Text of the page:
Let me slip in a little pumpkin carving. We did this Saturday night. Not October 31st Saturday... why be typical? We were carving pumpkins November 7th and it was great fun. Alex was finally free of his fever. Garrison was on the radio, praising ketchup. We even knew where there were candles and matches. And then we had roasted pumpkin seeds, which is simply wonderful.

Is this post getting too long? I don't know why I ask, since I fully intend to ramble on.


And here is the kitchen side garden. "We" put the camellias down by the pool, where we hope they will be happier. If you want to see what a happy camelia looks like I suggest you visit Nikkipolani's garden today... she and her Roomie are cooking-photo-kitty-gardening inspirations.

Maria, Max, Alex and I have been putting in gardenias, Irish moss, mint, pansies.
Betty inspects each addition.


And we have planted lots and lots of rocks in here.


It's still too soon to say "Ta-Da."

Oh what the heck...

Ta-da!


I am pretty sure this is not the direction Martha would have gone, but our ladybug sandbox just begged to be included in the design. Maria plants herself in the sand and plays for hours.

And now I am going to tackle another box before I get back to the dirt.
Thank you.
Have a healthy-dirty day.

One more thing: Karen, I think of you too as I play in the garden. You are a master gardener.

7 comments:

  1. Looks absolutely wonderful! And I fully agree: gardening makes happy. Unfortunately, our garden is only small, very small... Next time, next house, it'll be different!

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  2. I wish I had your climate. We are just waiting for everything to freeze. Your "after" picture looks great!

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  3. Wow, you have already done so much! And I typically skip thru long posts but never here on Chicken Blog!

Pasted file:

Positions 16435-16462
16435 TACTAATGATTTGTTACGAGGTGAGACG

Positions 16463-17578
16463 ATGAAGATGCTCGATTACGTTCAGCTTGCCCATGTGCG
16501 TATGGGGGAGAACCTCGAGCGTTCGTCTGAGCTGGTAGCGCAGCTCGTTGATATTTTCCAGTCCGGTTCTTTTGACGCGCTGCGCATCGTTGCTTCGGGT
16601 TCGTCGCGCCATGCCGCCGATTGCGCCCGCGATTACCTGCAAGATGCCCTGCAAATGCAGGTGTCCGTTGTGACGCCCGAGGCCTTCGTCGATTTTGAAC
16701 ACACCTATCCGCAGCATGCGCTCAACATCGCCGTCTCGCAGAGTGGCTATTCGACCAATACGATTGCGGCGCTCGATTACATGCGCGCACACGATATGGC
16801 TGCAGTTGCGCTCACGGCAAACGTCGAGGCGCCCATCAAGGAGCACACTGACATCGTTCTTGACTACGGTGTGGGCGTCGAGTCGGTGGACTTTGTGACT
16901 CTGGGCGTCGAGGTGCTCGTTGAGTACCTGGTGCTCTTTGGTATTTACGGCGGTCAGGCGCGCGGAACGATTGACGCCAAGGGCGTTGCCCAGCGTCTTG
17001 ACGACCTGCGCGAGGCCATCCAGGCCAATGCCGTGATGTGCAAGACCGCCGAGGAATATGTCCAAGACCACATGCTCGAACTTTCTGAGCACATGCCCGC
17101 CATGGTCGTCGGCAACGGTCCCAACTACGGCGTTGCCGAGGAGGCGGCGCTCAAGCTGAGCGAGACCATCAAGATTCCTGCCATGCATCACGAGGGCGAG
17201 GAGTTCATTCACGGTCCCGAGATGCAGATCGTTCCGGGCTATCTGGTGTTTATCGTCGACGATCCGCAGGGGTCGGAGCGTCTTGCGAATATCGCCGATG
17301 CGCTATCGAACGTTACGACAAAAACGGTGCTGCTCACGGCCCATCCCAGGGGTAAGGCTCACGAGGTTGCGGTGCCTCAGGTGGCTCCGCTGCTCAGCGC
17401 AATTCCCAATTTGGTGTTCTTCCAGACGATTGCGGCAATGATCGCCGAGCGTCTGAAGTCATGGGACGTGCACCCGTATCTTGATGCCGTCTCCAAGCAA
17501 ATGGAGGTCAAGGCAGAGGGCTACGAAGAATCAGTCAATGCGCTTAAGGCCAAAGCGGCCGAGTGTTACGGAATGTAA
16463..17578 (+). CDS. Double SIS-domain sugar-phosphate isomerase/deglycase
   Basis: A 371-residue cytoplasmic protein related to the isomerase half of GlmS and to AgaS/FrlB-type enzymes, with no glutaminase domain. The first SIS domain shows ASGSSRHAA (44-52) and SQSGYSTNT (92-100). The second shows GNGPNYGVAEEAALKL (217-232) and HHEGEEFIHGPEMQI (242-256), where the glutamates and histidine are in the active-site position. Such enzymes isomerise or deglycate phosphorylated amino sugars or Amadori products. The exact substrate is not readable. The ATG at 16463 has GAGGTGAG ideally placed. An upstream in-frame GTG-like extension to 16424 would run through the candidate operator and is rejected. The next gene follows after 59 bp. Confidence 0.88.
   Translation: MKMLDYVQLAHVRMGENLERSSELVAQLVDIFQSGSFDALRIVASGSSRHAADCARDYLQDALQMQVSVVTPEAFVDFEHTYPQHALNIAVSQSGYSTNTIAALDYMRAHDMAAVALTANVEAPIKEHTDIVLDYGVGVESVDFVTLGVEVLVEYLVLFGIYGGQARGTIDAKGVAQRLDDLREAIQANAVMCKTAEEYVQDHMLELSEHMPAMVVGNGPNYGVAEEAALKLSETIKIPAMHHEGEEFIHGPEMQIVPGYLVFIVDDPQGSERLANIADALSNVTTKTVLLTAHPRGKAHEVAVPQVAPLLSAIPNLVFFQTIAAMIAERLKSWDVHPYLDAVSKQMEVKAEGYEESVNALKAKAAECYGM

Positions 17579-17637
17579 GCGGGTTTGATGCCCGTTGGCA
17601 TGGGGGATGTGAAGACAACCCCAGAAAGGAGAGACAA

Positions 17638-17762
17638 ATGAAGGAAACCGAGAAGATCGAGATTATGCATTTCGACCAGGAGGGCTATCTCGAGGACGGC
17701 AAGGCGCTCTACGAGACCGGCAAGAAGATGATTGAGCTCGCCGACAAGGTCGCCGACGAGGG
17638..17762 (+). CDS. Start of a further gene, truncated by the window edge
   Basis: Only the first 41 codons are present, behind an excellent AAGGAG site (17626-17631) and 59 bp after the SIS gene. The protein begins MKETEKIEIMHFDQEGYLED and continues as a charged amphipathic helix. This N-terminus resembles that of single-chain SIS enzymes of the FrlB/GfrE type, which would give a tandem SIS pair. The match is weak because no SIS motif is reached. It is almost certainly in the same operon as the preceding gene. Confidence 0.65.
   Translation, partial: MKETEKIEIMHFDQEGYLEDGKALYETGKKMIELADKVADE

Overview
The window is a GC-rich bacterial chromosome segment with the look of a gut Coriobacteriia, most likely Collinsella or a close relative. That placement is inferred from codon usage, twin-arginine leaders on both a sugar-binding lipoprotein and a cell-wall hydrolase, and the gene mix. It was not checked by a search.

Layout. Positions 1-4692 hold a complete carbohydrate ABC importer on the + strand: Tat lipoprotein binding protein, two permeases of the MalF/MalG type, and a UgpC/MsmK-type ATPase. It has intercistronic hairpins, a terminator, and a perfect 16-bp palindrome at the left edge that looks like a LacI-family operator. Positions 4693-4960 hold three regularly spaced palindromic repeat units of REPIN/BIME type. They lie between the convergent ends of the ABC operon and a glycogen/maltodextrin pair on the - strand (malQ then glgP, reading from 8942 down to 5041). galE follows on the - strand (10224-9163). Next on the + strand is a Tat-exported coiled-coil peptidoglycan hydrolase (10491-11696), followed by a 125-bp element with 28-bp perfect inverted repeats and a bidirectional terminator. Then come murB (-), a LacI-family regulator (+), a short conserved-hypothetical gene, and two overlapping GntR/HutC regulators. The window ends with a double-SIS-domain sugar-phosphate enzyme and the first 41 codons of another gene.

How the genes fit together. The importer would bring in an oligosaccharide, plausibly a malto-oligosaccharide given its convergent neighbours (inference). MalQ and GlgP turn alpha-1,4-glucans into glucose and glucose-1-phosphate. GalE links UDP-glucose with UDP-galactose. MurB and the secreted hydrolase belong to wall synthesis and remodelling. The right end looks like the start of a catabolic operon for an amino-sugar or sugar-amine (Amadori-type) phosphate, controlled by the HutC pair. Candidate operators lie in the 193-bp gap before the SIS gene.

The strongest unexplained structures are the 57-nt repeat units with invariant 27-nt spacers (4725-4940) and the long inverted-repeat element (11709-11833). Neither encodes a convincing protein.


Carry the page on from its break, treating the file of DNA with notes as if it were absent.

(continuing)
Love the sandbox. The Bird House already has such life ans spirit.

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  4. looking great!!!!

    I can FEEL you having fun!

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  5. Wheeeee! What fun!
    My hands are so rarely covered in dirt. Glue and paint, yes. Dirt, not so much. Someday we'll be done with renting and I'll get my hands dirty!
    Oh, and I totally approve of incorporating Ladybug into the landscaping! EVERY yard should have a sandbox, preferably bug-shaped.

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  6. I wonder why some people think that all plants will grow where ever they want to put them? You are a gardener! Knowing where plants will be happiest means a more beautiful garden ... go figure.

    I'd love to have a ladybug in my garden (pine barren) but I would have a very happy cat to say the least. I'm also not so old that I think I'm in my second childhood ... LOL - - even though I do want a really tall swing stuck to two pine trees.

    Enjoy everything about the bird house!

    Hugs, Yvette

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  7. this makes me wish I had a backyard - so bad!